Chatham House In most of sub-Saharan Africa, faster growth in agriculture is a precondition for sustainable economic growth and poverty reduction. This will require technical progress tailored to Africa’s varied agro-ecologies, notably improved seeds, more fertilizer and water management. Models of how to do this are available from Asia’s Green Revolution and from some recent African success stories.
Africa is short of capital and increasingly land-scarce. It also has many underemployed poor people. Asian experience shows that in such conditions employment-intensive, small-scale farming is usually both more efficient and more pro-poor than available alternatives.
Current foreign land acquisitions in Africa will serve its interests only if they underpin the development of scientific, labour-absorbing and usually small-scale farming. In some former ‘settler economies’, progress will require careful land reform.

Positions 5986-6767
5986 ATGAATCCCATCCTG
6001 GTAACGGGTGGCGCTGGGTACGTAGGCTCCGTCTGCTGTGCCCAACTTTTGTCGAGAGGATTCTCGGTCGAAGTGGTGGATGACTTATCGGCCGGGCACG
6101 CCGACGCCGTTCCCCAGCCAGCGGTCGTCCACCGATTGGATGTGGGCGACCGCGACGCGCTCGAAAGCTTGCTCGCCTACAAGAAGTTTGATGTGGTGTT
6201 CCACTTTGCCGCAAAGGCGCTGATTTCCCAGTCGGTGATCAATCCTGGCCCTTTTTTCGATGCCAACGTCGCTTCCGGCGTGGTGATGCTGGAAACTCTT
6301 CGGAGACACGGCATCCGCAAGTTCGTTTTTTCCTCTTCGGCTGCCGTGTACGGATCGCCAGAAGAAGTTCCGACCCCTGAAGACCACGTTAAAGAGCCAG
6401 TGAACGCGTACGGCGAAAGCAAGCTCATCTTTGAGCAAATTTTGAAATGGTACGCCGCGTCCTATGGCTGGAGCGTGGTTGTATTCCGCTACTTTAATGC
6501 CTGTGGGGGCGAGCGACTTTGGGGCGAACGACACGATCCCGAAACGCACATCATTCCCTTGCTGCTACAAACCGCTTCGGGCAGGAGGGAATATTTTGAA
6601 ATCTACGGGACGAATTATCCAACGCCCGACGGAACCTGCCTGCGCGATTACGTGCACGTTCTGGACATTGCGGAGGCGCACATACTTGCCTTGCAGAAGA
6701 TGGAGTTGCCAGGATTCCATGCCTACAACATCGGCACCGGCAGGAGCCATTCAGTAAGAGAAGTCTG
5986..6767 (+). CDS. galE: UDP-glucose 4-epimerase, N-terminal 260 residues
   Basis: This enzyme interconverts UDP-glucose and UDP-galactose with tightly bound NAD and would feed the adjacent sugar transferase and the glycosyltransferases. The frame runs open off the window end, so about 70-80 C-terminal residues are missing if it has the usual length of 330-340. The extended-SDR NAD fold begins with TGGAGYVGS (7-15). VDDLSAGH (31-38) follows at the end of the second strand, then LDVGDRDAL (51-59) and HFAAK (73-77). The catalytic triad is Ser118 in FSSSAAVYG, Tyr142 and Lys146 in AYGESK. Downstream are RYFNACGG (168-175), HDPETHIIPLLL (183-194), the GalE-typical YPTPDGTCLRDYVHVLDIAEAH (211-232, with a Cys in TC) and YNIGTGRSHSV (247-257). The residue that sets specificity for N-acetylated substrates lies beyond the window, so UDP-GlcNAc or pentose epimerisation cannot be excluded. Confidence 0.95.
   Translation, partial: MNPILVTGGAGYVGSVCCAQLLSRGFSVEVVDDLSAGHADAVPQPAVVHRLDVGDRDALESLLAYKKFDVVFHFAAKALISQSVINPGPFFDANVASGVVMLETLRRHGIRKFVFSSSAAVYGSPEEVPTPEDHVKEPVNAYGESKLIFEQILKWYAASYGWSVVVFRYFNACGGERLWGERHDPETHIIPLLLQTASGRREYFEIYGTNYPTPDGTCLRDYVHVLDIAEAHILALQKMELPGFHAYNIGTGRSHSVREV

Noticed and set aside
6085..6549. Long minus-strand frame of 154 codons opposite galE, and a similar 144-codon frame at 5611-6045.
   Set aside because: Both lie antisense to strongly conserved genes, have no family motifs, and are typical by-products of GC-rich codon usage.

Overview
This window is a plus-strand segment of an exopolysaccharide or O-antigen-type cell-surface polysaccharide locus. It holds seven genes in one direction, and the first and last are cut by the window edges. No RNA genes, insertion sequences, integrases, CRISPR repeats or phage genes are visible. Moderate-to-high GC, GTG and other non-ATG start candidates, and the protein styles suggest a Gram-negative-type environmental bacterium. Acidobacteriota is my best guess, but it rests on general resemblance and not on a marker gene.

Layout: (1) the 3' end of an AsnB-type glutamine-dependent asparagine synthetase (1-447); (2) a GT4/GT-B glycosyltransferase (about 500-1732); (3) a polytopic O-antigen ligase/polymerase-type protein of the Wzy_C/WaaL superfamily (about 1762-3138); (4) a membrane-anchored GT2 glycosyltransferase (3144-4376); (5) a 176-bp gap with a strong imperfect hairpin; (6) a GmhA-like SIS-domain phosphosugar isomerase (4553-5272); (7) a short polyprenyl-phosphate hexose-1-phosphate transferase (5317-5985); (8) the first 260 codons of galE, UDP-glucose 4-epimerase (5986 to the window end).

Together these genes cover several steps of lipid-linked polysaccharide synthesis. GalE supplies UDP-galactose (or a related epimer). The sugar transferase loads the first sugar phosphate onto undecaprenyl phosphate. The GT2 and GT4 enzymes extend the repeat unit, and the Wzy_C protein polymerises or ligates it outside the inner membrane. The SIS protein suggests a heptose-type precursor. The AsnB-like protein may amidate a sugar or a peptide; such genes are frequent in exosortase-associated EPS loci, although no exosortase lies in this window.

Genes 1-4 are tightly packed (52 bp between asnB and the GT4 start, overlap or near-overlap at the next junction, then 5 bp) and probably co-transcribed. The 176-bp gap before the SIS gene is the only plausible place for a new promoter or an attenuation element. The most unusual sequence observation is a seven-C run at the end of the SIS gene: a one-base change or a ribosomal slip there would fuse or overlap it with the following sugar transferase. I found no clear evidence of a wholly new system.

Other requirements are improvements in infrastructure and institutions – transport, marketing facilities, credit and insurance – tailored to the needs of small- and medium-scale farming. Markets and states need one another.
Recent progress – through increased shares of public resources devoted to agriculture, donor pledges, some improved output trends and better access for sub-Saharan farm products to world markets – is real but overstated; much more needs to be done.
Read the briefing paper on Green Revolutions in Sub-Saharan Africa here.
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